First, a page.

California
A Survey of Uninsured Patients at Six Health Care Facilities in Fresno California
A Survey of Uninsured Patients at Three Community Clinics in Berkeley California

Florida
A Survey of Uninsured Patients at Four Facilities in Volusia County Florida
A Survey of Uninsured Patients at Two Community Clinics in Miami-Dade County Florida
A Survey of Uninsured Patients Receiving Care from Five Providers In Tallahassee Florida

Georgia
A Survey of Uninsured Patients at Four Facilities in Southwest Georgia

Idaho
A Survey of Uninsured Patients at Four Facilities in Nampa and Twin Falls Idaho

Illinois
A Survey of Uninsured Patients at Mile Square Health Clinic in Chicago Illinois
A Survey of Uninsured Patients at Two Clinics in Chicago Illinois

Kentucky
A Survey of Uninsured Patients at Three Hospitals in Lake Cumberland District Kentucky

Louisiana
A Survey of Uninsured Patients at Earl K. Long Medical Center in Baton Rouge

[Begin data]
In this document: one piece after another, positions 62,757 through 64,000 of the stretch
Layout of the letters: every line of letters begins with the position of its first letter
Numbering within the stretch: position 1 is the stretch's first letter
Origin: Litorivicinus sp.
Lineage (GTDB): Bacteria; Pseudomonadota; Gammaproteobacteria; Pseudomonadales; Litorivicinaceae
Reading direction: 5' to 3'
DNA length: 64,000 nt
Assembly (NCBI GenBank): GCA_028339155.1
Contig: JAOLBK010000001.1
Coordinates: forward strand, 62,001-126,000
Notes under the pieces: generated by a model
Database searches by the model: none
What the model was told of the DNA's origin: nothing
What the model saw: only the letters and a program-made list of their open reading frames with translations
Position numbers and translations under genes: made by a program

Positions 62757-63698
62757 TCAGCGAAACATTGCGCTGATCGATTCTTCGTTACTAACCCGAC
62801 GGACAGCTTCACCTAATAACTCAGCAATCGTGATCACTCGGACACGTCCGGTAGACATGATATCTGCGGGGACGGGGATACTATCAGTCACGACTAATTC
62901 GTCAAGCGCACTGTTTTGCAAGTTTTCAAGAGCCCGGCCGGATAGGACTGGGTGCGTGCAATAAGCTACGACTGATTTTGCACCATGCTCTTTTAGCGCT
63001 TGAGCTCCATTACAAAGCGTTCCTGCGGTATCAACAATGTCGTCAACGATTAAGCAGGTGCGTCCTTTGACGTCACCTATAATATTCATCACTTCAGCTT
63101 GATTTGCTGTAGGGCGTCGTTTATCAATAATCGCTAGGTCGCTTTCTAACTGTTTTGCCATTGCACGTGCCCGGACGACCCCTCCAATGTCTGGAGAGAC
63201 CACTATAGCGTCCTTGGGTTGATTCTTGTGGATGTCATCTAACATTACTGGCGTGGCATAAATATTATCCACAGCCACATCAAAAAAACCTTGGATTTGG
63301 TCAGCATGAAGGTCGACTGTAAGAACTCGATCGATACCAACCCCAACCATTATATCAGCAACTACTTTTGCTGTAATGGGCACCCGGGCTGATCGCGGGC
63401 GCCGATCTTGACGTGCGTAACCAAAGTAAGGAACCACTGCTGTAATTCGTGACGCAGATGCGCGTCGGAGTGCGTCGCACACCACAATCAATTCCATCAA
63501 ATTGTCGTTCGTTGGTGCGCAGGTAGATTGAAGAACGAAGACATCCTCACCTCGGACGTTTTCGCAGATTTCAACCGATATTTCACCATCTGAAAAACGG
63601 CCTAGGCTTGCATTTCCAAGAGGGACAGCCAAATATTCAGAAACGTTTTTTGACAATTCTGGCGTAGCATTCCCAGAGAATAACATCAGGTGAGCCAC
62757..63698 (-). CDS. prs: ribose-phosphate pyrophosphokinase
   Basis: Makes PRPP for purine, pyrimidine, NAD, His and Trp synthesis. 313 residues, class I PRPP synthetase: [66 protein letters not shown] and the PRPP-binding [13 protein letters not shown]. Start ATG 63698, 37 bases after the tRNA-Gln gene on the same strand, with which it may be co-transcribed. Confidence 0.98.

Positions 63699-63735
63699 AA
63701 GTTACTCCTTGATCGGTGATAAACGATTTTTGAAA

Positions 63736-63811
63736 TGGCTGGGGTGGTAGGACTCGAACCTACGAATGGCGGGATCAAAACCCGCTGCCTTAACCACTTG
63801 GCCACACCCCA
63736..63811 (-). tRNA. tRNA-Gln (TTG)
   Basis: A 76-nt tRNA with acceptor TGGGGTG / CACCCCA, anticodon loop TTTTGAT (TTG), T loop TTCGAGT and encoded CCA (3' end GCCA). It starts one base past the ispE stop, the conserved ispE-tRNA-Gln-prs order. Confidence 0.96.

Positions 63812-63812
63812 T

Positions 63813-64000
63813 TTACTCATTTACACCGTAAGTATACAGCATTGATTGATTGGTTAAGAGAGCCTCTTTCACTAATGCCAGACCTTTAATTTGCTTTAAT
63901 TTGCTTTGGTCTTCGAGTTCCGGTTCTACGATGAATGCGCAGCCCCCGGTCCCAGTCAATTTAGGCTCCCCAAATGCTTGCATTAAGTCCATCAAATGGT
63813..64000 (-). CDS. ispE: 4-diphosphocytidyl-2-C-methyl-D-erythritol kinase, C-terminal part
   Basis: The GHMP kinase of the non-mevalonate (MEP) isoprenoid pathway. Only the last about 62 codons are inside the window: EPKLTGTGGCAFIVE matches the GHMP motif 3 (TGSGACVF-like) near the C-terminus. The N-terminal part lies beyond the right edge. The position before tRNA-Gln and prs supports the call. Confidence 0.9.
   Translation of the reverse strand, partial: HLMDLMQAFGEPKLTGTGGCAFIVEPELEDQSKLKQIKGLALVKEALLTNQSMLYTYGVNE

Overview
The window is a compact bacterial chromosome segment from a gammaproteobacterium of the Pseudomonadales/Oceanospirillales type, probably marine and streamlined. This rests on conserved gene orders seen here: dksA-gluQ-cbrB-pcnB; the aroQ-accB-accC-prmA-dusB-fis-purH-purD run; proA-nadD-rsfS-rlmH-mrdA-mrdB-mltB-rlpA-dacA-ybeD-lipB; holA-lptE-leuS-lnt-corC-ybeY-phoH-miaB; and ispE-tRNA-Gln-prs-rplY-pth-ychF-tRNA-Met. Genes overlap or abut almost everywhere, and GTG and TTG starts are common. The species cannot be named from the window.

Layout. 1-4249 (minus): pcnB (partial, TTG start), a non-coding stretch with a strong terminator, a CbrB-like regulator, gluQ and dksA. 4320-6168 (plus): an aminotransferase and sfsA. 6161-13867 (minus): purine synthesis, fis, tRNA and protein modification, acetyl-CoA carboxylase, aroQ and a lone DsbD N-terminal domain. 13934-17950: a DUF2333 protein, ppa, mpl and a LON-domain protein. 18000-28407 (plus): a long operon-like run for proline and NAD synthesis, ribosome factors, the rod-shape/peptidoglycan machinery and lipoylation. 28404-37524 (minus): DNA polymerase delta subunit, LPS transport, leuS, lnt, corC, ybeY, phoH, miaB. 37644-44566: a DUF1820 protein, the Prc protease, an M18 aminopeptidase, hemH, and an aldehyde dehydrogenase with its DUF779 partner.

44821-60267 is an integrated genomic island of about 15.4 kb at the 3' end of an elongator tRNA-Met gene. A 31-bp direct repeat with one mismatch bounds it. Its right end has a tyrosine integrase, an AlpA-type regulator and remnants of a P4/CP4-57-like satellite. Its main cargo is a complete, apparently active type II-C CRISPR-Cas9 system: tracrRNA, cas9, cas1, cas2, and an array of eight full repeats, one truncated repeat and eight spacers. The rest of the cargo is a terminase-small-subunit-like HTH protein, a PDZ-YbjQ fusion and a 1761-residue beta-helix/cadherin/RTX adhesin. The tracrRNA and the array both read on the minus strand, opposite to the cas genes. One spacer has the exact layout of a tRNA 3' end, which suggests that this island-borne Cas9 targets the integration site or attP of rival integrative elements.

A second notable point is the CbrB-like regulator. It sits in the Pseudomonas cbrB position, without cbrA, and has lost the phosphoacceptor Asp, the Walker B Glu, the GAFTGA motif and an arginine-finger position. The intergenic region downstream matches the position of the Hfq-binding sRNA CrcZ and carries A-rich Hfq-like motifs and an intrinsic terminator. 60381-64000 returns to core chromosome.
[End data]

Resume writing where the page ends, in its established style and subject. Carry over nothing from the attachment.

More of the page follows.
A Survey of Uninsured Patients at the Istrouma School-Based Health Center Baton Rouge

Massachusetts
A Survey of Uninsured Patients at North Adams Regional Hospital

New York
A Survey of Uninsured Patients at North Central Bronx Hospital in The Bronx, New York

Nevada
A Survey of Uninsured Patients at Two Hospitals in Las Vegas Nevada

North Carolina
A Survey of Uninsured Patients at Wake Medical Center in Raleigh North Carolina

Ohio
A Survey of Uninsured Patients at Four Hospitals in Cleveland Ohio
A Survey of Uninsured Patients at University Hospital in Cincinnati Ohio

Oregon
A Survey of Uninsured Patients at Two Hospitals in Lincoln County Oregon

Tennessee
A Survey of Uninsured Patients at The Regional Medical Center In Memphis Tennessee

Texas
A Survey of Uninsured Patients at CHRISTUS Jasper Memorial Hospital in Jasper, Texas
A Survey of Uninsured Patients at Fannin Family Planning Clinic in Houston Texas

Virginia
A Survey of Uninsured Patients at Inova Alexandria Hospital in Alexandria Virginia

West Virginia
A Survey of Uninsured Patients at Four Facilities in West Virginia
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REPORTS AND PUBLICATIONS